eBay says the coming 10% GST on goods bought from foreign sellers may force the online platform to block Australians buying overseas.
The current GST exemption for goods of less than $1000 will end on July 1. Platforms, such as eBay and Alibaba, will be required to collect the tax to bring them in to line with domestic sellers.
However, eBay in a submission to the Senate Economics Legislation Committee, says the proposed legislation is complex, inconsistent and unworkable.
“It is open to abuse by foreign companies, it exposes Australians to the risk of double taxation, it will reduce price competition and choice for all Australians who shop online, and it will drive online trade away from trusted, cooperating online marketplaces to the dark parts of internet,” says eBay.
The online selling platform says the new rules may force eBay to prevent Australians from buying from foreign sellers.
“No tax would be paid to Australia and none would be owed,” says eBay.
“It would raise no revenue, deny Australians access to choice and lessen price competition.
“This solution would not even represent a win for bricks and mortar retailers, because Australians would still find ways to buy online.”
eBay argues that there is no practical way to enforce overseas businesses to abide by Australia’s GST laws.
In a joint submission to the Senate committee, eBay, Etsy and Alibaba say they are online marketplaces, bringing buyers and sellers together.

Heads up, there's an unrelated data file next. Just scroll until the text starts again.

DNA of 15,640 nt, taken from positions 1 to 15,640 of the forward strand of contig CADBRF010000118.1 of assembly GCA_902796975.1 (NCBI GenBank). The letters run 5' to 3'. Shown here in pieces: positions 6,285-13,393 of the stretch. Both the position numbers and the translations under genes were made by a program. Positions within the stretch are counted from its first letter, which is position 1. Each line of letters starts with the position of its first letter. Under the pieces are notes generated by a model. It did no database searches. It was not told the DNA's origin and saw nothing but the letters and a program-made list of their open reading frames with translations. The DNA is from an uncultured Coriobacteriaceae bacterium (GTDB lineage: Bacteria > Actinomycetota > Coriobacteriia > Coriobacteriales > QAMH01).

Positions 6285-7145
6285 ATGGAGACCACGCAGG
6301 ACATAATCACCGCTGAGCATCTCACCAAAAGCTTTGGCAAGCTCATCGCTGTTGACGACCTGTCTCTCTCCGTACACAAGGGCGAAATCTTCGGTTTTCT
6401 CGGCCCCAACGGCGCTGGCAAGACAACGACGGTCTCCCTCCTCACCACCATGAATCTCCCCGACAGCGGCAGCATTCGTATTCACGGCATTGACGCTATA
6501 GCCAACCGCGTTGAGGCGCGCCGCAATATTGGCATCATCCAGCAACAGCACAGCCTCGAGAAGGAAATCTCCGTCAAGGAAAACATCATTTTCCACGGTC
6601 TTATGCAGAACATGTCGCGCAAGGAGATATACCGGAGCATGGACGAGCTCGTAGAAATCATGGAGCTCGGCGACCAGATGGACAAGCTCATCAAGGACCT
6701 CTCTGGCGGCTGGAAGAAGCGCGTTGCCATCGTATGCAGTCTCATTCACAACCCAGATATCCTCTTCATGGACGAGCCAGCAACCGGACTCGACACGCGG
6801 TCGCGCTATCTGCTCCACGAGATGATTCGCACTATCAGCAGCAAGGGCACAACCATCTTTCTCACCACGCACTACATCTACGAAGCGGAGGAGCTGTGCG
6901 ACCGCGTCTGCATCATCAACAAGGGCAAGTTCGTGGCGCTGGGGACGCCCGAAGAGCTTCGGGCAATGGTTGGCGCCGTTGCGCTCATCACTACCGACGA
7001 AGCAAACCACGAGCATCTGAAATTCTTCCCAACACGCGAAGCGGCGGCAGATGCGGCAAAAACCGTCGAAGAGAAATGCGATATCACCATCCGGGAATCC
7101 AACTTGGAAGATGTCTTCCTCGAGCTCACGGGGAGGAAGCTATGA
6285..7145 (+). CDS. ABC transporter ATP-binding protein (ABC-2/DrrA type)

Their platforms don’t set prices or handle goods or even have legal title to what’s being sold, they say.
They compare the GST collection to the landlord of a shopping centre being required to account for GST on goods sold by each store.
A Deloitte Access Economics study, commissioned by eBay, says more than 1 million Australians are offering goods or services on digital platforms such as Airbnb, Airtasker eBay and hipages.
“Platforms have increased choice for buyers, opening up a worldwide market to choose from,
meaning that products are more likely to be what they are after,” says the study.
Consumer benefits, in terms of choice and convenience online, is estimated to be worth $9.5 billion to the Australian economy, says Deloitte.
“Platforms open up a world of potential buyers,where bricks and mortar-only businesses are more likely to be restricted to local markets and advertising, digital platforms have significantly reduced the cost of reaching a global market,” says Deloitte.
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